apparent during the course of the litigation and the trial that the claimant had, in fact, fabricated invoices from a gardener. The gardener was called to give evidence and confirmed this. As a consequence, the defendant pleaded fundamental dishonesty and the trial judge found that the claimant was “with a dishonest state of mind, although this did not constitute fundamental dishonesty.”
15. I note that the question of dishonesty was considered by the Supreme Court in the case of Ivey v Genting Casinos, and this was applied by Knowles LJ in the appeal of this case. In Ivey, the court restated the common law test for dishonesty and restated that it is a subjective state of mind. The standard by which the law determines whether the state of mind is dishonest is an objective one and that if by ordinary standards a defendant’s mental state is dishonest, it is irrelevant whether the defendant themselves – or the claimant in this case – judges things by a different standard. That is the test of dishonesty which I will apply for the purpose of this case.
16. Knowles J in the case of Sinfield, sets out the court’s approach to applying section 57 at paragraph 62 onwards. I do not intend, given the length of this judgment already, to reiterate what is said there, but I would incorporate into this judgment paragraph 62, 63, 64 and 65. It is clear that the position is that section 57 was intended to be a deterrent to claimants to pursue dishonest claims, not only to claims that were dishonest in their entirety, but also, more specifically, to claims which may have honest elements in them but were dishonestly exaggerated.
17. I have set out above the test I need to apply for dishonesty, as in the Ivey’s case. In the Sinfield case it was argued that the claimant had not been dishonest because he was creating a document, the invoice, which he said reflected the true position, in part at least. However,Knowles J applied his methods to finding a fundamental dishonesty at paragraphs 84 to 87. Again, I do not intend to repeat them, but they should be read into my judgment. The trial judge had rejected the argument that this was not fundamentally dishonest because that had related only to a modest sum claimed within the claim as a whole. This was rejected as the inappropriate approach by Knowles J
THE IMPACT OF THE SURVEILLANCE EVIDENCE
The surveillance evidence was considered in detail by the judge. The claimant had been videoed for three days. The judge accepted that the video evidence was inconsistent with what the claimant had told the medical experts in particular.
53. The claimant was cross-examined at considerable length in relation to the surveillance evidence. I have to conclude that her evidence in this regard was, on the whole, unsatisfactory. There were many occasions that she did not seem to have an answer to the questions that were put to her. She confirmed that by 2016 her condition had plateaued, but there was some suggestion that there may have been some worsening of her position recently and she has been referred to a consultant. However, from 2016 to now it certainly has not got any better. She said she struggled to get round, but simply had to live with it.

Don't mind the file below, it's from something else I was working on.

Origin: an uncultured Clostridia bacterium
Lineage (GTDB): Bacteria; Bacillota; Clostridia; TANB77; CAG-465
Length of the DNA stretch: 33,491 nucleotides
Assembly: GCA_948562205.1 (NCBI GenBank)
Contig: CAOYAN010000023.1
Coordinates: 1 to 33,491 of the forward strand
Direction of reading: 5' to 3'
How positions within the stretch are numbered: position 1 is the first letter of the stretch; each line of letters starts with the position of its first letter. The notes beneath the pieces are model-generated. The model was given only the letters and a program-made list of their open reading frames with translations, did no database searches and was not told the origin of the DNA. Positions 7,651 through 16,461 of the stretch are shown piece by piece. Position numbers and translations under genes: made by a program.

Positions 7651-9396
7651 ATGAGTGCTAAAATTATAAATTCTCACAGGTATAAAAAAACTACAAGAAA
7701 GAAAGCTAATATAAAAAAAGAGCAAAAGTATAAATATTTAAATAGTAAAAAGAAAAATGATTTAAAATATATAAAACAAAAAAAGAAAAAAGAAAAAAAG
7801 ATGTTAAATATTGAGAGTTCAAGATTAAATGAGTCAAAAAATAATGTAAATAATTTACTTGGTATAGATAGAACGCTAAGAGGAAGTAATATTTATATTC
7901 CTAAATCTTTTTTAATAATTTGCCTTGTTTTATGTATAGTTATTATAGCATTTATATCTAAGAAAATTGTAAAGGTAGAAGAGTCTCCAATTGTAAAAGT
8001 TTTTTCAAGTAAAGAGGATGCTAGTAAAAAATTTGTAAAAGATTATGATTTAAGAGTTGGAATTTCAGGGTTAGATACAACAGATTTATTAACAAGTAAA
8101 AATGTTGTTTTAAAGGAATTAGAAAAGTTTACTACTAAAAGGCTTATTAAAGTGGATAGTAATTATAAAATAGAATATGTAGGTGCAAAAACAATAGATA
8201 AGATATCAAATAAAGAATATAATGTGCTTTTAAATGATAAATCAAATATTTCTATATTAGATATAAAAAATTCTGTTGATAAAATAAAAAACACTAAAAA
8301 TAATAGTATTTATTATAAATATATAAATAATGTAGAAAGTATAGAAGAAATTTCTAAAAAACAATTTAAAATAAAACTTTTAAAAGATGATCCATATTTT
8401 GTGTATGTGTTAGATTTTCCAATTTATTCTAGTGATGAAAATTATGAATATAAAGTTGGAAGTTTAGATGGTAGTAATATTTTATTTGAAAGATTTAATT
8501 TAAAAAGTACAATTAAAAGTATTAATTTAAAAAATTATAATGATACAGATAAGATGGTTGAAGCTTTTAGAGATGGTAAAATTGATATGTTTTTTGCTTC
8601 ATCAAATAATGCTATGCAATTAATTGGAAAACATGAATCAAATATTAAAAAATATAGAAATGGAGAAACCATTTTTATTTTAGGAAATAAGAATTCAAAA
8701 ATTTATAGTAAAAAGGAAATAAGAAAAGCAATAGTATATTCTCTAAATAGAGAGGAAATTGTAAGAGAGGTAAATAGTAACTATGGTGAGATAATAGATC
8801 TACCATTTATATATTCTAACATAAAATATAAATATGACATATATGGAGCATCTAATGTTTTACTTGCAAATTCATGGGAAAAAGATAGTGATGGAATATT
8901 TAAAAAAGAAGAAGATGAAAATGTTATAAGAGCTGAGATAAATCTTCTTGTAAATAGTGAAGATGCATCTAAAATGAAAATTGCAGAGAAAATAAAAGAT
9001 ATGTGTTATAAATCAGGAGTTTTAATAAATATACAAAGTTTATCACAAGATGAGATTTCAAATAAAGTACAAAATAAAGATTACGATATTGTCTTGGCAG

60. I find it very hard to accept that a lady who has the level of disabilities that the claimant contends that she has, as presented to the medical evidence, would voluntarily over a two and half hour period carry out quite heavy cleaning duties in relation to a car and carry out difficult manoeuvres of manoeuvring wheelie bins in an unwieldy fashion up steps. Even if, as the claimant says, this was one of her very good days, I query why someone in the situation of a vulnerable knee, as the claimant have, would put herself in a position where she took about such a course of action knowing that it would cause her pain and difficulties.
61. Whilst accepting that no claimant has to put their life on hold after an injury, and it is understandable that one would want to get on with one’s normal life as best one can, it is very difficult for me to understand why this claimant, who says she has such significant problems, as she indicated to the experts, such that she had to always use a stick, would behave in the manner that she does in the video evidence, if it were genuine. I find it is not consistent with the claimant’s case as presented. The surveillance evidence is clear that on each of the three days that the claimant was videoed she was operating at a reasonable level of functioning.
63. In my judgment, the surveillance evidence does not show any overt evidence of limping by the claimant. I accept I am not an expert in this regard, but I can assess the surveillance evidence as a lay person in the light of the evidence that I have heard. What can be seen on the whole is a claimant carrying out her day to day business without any significant obvious discomfort. Whilst accepting that the video evidence is only a snapshot of the claimant on three occasions, that snapshot showed that she was operating at a relatively high level of function.
64. I am led to the inevitable conclusion that the claimant is significantly exaggerating the extent of her symptoms. I think that, and I conclude that, even recognising that the witness statement she prepared prior to the disclosure of the surveillance evidence said she did not always use a stick. However, the claimant’s case is not wholly contained in the witness evidence. A further part of her claim is how she presents to the experts and her schedules of
loss. The overall impression created of the claimant’s case, as presented prior to the surveillance evidence, was that she was of significant ongoing disability. That is not what one sees on the surveillance evidence, even taking into consideration that it was on the claimant’s good days.
Youtube evidence also played a part. There was a video of the claimant assisting in a business.
The court was shown a Youtube video produced by the claimant’s friend (or business associate). The claimant claimed to have barely worked, the video showed the claimant being described as an assistant in the business.